Considerations of Reusing Multiple Choice Items to Assess Medical Certification Repeat Examinees

2018-11-28T00:00:00Z (GMT) by Lisa A Reyes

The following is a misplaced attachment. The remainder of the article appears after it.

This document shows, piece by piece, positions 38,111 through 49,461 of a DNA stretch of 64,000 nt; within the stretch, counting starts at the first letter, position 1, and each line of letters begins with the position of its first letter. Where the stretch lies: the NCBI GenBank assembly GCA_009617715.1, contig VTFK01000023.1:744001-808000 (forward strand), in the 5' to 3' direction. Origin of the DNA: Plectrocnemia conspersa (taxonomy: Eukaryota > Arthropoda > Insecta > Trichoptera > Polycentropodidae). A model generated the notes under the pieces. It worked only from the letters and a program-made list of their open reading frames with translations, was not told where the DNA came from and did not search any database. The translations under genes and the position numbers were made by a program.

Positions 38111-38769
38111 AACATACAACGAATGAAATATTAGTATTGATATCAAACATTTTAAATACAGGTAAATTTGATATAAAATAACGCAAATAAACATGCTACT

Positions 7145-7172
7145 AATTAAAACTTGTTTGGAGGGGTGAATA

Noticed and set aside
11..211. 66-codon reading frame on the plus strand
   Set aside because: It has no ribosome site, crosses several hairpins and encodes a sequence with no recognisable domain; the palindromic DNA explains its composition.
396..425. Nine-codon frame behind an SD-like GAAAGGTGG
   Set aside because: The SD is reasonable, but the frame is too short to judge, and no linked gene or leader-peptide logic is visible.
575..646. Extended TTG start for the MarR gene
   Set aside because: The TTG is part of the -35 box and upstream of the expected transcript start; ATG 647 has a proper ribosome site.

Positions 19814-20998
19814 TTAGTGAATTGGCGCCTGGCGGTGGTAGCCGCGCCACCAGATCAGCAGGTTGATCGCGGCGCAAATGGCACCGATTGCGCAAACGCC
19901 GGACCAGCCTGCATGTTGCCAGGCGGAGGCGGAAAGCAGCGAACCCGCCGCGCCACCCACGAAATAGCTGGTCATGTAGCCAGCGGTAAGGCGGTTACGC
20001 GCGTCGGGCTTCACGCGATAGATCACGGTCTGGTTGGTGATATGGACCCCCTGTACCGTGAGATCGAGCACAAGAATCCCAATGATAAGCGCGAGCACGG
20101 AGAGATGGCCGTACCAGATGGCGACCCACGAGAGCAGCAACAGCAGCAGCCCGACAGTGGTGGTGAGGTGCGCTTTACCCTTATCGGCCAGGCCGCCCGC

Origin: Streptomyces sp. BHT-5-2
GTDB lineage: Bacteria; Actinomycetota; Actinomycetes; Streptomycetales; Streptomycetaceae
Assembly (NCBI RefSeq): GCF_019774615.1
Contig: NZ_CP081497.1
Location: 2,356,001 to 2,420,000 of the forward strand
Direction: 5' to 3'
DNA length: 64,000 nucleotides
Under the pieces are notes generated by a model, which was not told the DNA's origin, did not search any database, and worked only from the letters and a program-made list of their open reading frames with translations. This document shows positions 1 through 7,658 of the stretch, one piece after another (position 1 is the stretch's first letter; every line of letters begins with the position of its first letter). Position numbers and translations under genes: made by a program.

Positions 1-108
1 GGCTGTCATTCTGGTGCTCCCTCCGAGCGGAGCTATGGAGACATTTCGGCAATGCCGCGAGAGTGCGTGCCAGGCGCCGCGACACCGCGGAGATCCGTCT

As gatekeepers to medical specialty practice, medical boards are responsible for accurately identifying who is qualified for certification. Boards often utilize comprehensive multiple choice exams to assess minimum competence and make certification determinations. Generally, boards permit examinees who fail an exam to sit for the exam again. At the same time, boards must frequently reuse exam items due to issues with test equating or limited item availability. Given the potential memory advantages and disadvantages of prior item exposure that might interfere with the assessment of repeat examinees, the ongoing discussion of how best to assess repeat examinees has largely focused on how to minimize item exposure. The goal of this study was to contribute to the research available to guide the development of defensible retest policies in light of the reuse of multiple choice items. Through investigation of repeat examinee scores on a single medical certification exam, their response patterns on items common across exam attempts, and the measurement capabilities of the items themselves, this research helps contextualize retest score differences and pass-fail outcomes. Results suggested that repeat examinee outcomes were largely related to overall content knowledge, rather than any memory effects stemming from prior item exposure. Moreover, indications of any memory effects varied with category of item difficulty, discrimination power, content area, and cognitive complexity. The findings of this study support the need for medical boards to focus on the quality, not the number, of multiple choice items that they reuse when assessing repeat examinees in order to minimize the potential negative consequences of prior item exposure.